Everett Emino email@example.com, (352) 392-7935
GAINESVILLE, Fla. — University of Florida researchers say that food, paper and yard waste comprise 40 percent of Florida’s municipal waste, yet little attention has been paid to recovering those organic resources.
Everett R. Emino, professor of environmental horticulture with UF’s Institute of Food and Agricultural Sciences, said that in addition to the abundance of organic matter, Florida has many farms, a crucial part of any composting program.
To capitalize on those resources, the state has given a $3.5 million, five-year grant to Sumter County, where one of the nation’s leading waste facilities is located in Sumterville. In turn, the county has awarded a $168,000-a-year grant to UF’s Institute of Food and Agricultural Sciences (IFAS) to provide research expertise and education for the new Florida Organics Recycling Center for Excellence (FORCE).
The Sumter County Solid Waste Facility in Sumterville will be the FORCE site. Emino said it’s a perfect match for IFAS because the facility has the infrastructure in place that will allow FORCE to quickly become functional.
Emino said he wants to “bring compost to the next level” by incorporating the latest scientific and technological advances into the project.
“We are going to create new types of designer compost,” Emino said. “By controlling what goes into the process, we can be very specific regarding the final product to meet the demands of end-users, which range from home gardeners to commercial farmers.”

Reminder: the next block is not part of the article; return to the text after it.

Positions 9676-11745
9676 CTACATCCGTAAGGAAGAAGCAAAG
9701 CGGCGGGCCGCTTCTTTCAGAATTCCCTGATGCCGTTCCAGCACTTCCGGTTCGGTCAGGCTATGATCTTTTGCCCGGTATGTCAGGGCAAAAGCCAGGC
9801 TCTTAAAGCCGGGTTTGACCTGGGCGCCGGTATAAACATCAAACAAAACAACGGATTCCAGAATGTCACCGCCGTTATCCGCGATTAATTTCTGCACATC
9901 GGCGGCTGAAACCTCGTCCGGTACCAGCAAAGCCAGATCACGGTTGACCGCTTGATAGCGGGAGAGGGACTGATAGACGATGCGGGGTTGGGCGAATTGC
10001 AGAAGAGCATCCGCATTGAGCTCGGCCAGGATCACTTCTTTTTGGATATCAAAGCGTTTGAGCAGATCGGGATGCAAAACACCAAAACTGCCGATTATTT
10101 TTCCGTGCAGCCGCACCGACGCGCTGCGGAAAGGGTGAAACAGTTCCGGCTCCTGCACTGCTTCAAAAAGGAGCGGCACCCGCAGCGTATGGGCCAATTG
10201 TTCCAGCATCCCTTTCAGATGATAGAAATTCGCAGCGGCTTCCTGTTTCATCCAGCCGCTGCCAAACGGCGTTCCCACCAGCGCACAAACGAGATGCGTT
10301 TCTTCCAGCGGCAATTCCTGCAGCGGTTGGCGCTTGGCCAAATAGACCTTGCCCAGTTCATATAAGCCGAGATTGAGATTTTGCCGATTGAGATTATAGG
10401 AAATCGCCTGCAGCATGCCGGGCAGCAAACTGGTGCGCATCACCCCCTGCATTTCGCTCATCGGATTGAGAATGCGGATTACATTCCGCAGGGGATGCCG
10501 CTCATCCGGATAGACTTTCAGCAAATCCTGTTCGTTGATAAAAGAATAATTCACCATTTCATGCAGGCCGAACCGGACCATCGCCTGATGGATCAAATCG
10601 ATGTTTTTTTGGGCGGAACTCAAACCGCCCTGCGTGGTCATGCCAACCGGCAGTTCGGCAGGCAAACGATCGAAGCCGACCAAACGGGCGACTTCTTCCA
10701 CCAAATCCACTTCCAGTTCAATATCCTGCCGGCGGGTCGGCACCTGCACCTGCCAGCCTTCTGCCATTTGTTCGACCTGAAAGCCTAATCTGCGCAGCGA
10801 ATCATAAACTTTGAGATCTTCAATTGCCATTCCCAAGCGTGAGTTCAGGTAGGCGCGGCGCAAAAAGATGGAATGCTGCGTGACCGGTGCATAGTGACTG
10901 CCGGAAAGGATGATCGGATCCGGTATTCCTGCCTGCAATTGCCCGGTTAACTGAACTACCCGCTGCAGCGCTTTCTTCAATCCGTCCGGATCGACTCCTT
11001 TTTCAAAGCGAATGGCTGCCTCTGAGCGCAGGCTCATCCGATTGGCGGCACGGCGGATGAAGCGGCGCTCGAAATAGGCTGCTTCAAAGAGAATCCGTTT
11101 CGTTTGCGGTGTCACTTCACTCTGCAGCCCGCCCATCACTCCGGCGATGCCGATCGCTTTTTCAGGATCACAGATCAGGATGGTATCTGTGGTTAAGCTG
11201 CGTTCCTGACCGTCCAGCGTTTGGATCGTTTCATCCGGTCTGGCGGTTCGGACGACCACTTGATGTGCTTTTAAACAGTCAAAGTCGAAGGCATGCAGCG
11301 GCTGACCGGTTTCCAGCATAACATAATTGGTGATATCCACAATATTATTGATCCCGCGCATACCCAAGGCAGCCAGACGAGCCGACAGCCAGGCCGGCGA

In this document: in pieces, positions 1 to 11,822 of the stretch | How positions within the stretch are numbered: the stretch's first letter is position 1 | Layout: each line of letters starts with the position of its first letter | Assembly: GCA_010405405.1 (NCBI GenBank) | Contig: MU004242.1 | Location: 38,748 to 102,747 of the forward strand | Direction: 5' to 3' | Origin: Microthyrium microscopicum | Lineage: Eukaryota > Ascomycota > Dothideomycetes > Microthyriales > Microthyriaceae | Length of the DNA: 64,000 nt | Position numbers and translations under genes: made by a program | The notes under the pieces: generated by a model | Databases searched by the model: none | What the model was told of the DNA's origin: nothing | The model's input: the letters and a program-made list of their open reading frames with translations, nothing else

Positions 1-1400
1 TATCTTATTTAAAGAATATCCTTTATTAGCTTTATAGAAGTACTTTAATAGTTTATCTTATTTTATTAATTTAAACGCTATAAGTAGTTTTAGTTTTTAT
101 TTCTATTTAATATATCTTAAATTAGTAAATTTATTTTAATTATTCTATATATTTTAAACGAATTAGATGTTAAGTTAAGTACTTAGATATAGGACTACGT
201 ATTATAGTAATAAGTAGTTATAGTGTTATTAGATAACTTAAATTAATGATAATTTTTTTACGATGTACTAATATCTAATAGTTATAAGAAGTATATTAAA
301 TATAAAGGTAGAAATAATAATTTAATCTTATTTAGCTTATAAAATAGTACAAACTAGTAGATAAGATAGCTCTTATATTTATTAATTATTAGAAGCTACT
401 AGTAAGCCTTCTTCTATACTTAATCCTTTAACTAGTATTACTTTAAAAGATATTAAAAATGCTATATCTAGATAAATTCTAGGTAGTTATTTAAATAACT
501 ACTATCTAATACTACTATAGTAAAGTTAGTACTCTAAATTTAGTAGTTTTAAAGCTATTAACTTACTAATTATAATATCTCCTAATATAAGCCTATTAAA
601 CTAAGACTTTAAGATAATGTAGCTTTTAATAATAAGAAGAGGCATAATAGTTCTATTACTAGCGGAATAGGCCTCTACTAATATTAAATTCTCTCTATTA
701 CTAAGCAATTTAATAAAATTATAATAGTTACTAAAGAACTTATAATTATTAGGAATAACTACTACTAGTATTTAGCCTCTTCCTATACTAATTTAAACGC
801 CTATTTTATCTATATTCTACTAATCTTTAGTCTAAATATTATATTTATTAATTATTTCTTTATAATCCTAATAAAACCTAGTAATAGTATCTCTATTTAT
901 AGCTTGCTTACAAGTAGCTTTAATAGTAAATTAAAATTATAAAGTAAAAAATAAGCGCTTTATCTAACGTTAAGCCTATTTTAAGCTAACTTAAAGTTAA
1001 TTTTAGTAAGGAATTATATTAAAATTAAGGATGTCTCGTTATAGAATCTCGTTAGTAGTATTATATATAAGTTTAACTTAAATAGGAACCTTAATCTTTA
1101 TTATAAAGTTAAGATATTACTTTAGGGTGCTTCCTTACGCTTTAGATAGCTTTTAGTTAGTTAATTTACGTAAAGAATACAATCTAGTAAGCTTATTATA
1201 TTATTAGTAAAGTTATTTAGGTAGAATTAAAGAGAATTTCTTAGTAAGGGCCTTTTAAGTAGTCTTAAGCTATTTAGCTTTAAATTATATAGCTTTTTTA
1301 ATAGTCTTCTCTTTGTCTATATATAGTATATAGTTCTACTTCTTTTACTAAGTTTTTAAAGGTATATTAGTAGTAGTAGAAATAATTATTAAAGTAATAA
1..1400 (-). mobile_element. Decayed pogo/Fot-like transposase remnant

The grant will be administered by the Florida Department of Environmental Protection, which recently approved FORCE’s operating plan after review by its technical advisory group. The group, comprised of representatives from the public and private sectors, includes organic producers and processors, soil product blenders, marketers, growers, and others involved in organic recycling.
The plan calls for building a compost digester, an office, a laboratory and a demonstration farm on the site. Once the digester is completed, it will generate compost products using a variety of feedstocks. The advisory group will determine the selection of feedstocks, and the products will be aimed specifically at Florida’s end-user markets.
“We want to bring together leaders in academic research and solid waste management to provide practical solutions for the industry,” Emino said. “We will select the materials that go into the process so the product meets the needs of the end-user.”
In addition to Emino, who will manage the resource and education program, participants include FORCE co-directors Gary Breeden, director of Sumter County Public Works Department, Miriam Zimms, project coordinator for Kessler Consulting Inc., and Wayne Smith, professor of forestry and director of UF’s School of Forest Resources and Conservation.
Additional UF personnel for FORCE will include a post-doctoral research associate, an agricultural field technician and a multi-county extension educator. The Web site for the project is: www.floridaforce.org.
At the facility, a portion of the 40-acre site will include an irrigation system for field experiments and technology demonstrations. Emino said Florida’s portion of the organic waste stream can provide products such as mulches, composts, growing media and soil amendments. Issues of water use, improved water holding capacity and nutrient retention will be studied.
To address environmental concerns, a three-member independent scientific advisory committee will be established.
Over the course of the five-year project, a variety of field projects will be conducted that relate to the practical application of organics recycling technologies and products. The project leaders expect that FORCE will be fully operational by November 2001.